Marlowe admits that “in the heat of the moment, things can happen.” Sometimes a performer gets carried away and pushes or forgets a stated boundary—but she says it’s the director’s job to immediately call out the transgression and address it. “If someone didn’t want spit in their face and then the other actor spits in their face, I stop the scene,” she says. “I remind the actor about the other actor’s limits.” It’s then up to the performer whose limits were crossed to decided whether they want to take a break or stop the scene entirely. If a performer crosses a hard limit, there is no warning. “The scene stops and they will be escorted off my set immediately,” she says.
Performers always have safe words, like “red,” that will bring the scene to a screeching halt, but sometimes Marlowe intervenes on their behalf if it looks like things have gotten too rough. “I can often see it coming before they even say something,” she says. “Often they are in a deeply intense head space and it can be hard [for them] to call it.” There have been times where she’s had to suddenly call off a scene entirely. “It’s important that you learn the signs of when you need to call the shoot, even if the actor gets mad at you,” she says. “Most actors will come to you later, sometimes years later, and thank you.”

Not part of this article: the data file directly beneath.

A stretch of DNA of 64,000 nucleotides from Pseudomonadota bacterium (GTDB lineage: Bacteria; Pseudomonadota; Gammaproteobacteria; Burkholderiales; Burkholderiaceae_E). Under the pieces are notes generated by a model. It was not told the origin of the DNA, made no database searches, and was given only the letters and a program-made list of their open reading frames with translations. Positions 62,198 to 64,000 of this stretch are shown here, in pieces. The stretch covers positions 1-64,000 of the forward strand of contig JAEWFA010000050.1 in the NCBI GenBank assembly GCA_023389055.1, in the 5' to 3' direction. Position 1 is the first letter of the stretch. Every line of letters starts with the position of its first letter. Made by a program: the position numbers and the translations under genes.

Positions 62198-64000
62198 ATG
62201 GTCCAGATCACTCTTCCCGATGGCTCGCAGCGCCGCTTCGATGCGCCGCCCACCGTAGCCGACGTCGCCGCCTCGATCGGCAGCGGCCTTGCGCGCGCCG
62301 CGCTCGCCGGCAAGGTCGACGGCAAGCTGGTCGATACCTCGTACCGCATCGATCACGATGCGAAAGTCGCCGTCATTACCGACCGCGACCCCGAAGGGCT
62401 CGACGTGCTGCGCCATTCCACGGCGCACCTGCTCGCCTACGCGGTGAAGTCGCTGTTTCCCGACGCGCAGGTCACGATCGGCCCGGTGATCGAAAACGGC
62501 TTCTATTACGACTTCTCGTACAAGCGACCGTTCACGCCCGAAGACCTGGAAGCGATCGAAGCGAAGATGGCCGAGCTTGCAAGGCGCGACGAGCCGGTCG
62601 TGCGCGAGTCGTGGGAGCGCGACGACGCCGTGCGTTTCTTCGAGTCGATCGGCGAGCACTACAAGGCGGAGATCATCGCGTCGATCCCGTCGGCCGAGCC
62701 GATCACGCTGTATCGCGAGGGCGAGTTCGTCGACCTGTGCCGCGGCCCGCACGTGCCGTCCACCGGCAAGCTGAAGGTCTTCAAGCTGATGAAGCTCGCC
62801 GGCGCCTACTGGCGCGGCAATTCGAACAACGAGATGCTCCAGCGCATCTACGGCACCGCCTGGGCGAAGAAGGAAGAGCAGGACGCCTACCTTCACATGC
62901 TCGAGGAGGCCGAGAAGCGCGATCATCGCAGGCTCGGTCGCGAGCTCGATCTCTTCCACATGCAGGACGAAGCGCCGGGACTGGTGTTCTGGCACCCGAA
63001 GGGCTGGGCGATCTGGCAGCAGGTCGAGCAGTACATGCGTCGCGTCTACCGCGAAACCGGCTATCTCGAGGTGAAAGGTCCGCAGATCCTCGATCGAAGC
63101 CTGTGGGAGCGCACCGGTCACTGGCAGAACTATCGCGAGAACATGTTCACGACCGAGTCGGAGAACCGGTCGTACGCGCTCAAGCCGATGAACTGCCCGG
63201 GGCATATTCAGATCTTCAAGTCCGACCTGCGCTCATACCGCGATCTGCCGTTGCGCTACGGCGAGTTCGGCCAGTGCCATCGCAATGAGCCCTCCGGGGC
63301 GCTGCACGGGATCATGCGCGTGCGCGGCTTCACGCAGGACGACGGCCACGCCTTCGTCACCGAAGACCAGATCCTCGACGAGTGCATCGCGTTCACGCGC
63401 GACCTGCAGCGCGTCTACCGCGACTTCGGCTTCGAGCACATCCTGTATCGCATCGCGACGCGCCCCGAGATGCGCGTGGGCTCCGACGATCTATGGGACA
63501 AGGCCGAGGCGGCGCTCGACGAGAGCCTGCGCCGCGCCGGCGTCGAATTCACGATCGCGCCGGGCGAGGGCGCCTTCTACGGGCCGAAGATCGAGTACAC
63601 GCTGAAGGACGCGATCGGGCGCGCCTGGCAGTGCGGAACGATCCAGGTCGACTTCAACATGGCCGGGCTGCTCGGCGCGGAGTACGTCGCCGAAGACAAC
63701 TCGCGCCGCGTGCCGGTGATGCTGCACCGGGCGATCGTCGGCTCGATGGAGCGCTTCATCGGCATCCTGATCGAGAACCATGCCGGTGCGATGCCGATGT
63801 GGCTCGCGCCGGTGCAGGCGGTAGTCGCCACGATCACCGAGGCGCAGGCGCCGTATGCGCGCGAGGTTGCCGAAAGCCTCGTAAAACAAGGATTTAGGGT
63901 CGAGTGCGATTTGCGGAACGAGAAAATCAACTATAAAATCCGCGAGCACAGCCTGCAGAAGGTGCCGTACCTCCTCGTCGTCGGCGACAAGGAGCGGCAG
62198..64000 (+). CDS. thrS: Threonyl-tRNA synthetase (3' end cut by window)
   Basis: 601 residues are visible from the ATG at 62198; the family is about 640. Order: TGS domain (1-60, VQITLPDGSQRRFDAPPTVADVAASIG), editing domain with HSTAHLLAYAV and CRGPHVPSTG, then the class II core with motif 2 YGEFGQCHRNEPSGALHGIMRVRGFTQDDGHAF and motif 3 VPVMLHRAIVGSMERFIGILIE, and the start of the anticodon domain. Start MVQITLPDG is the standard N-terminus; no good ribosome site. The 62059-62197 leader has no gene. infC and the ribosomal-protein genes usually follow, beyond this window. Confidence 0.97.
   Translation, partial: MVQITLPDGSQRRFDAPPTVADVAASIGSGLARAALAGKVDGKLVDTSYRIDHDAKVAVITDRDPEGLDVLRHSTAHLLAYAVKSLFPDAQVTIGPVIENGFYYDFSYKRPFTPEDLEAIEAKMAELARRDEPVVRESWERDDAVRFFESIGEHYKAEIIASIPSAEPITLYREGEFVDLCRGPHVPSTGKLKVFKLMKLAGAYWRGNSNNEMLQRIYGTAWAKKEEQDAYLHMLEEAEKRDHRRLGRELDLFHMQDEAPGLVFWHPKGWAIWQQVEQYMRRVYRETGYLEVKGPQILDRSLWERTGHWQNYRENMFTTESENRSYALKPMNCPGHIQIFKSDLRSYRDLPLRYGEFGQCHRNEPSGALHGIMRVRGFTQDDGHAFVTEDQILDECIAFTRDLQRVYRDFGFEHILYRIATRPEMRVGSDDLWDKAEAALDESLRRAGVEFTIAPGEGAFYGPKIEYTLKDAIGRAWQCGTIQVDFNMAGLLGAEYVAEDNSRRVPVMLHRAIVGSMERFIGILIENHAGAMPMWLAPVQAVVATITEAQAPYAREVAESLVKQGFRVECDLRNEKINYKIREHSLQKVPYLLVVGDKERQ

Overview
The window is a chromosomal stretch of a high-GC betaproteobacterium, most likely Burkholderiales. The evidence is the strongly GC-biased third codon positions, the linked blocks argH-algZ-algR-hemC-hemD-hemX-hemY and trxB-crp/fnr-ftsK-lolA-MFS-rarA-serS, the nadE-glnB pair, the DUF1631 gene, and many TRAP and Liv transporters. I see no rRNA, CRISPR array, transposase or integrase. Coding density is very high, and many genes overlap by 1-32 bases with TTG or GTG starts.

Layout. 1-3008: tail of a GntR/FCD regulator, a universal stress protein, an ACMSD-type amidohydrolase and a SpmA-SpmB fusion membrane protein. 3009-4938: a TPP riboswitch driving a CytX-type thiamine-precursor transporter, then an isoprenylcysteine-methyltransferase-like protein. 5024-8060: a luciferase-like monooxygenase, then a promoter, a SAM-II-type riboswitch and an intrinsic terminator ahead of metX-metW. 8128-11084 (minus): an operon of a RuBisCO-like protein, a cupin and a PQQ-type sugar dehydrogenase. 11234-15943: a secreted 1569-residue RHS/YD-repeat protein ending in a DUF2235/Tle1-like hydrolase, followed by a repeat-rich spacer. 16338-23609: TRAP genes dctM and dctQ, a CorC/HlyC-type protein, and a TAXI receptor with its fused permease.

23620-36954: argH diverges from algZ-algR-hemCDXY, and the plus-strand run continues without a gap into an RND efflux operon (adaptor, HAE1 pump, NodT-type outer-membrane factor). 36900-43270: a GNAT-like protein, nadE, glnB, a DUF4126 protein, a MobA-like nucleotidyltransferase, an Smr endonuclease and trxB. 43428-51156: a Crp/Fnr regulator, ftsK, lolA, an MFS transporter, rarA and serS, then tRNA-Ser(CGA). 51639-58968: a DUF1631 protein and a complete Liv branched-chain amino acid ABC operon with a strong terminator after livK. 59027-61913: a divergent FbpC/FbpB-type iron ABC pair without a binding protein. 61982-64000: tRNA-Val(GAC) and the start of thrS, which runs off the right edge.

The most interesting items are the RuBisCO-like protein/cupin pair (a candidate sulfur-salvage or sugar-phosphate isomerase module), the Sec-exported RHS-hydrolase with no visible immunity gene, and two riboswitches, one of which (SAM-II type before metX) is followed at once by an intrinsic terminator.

In fact, in response to Raven’s and Nixon’s video, Marlowe unleashed a series of tweets calling on directors to “actively engage with your talent in a respectful way and be able to read them when they are deep in the throws of rough sex and take that shit seriously.” She wrote, “Be prepared to recognize when you need to call shoots, even if the main talent is not able to do it themselves. BECAUSE IT’S YOUR FUCKING JOB.” In response, a performer she had worked with in the past wrote, “Yep. You called it once during my very first scene when I didnt know any better and because of that I was able to finish my scene with a smile on my face and was able to conquer other scenes and even have a better idea of my own limits going forward in my career.”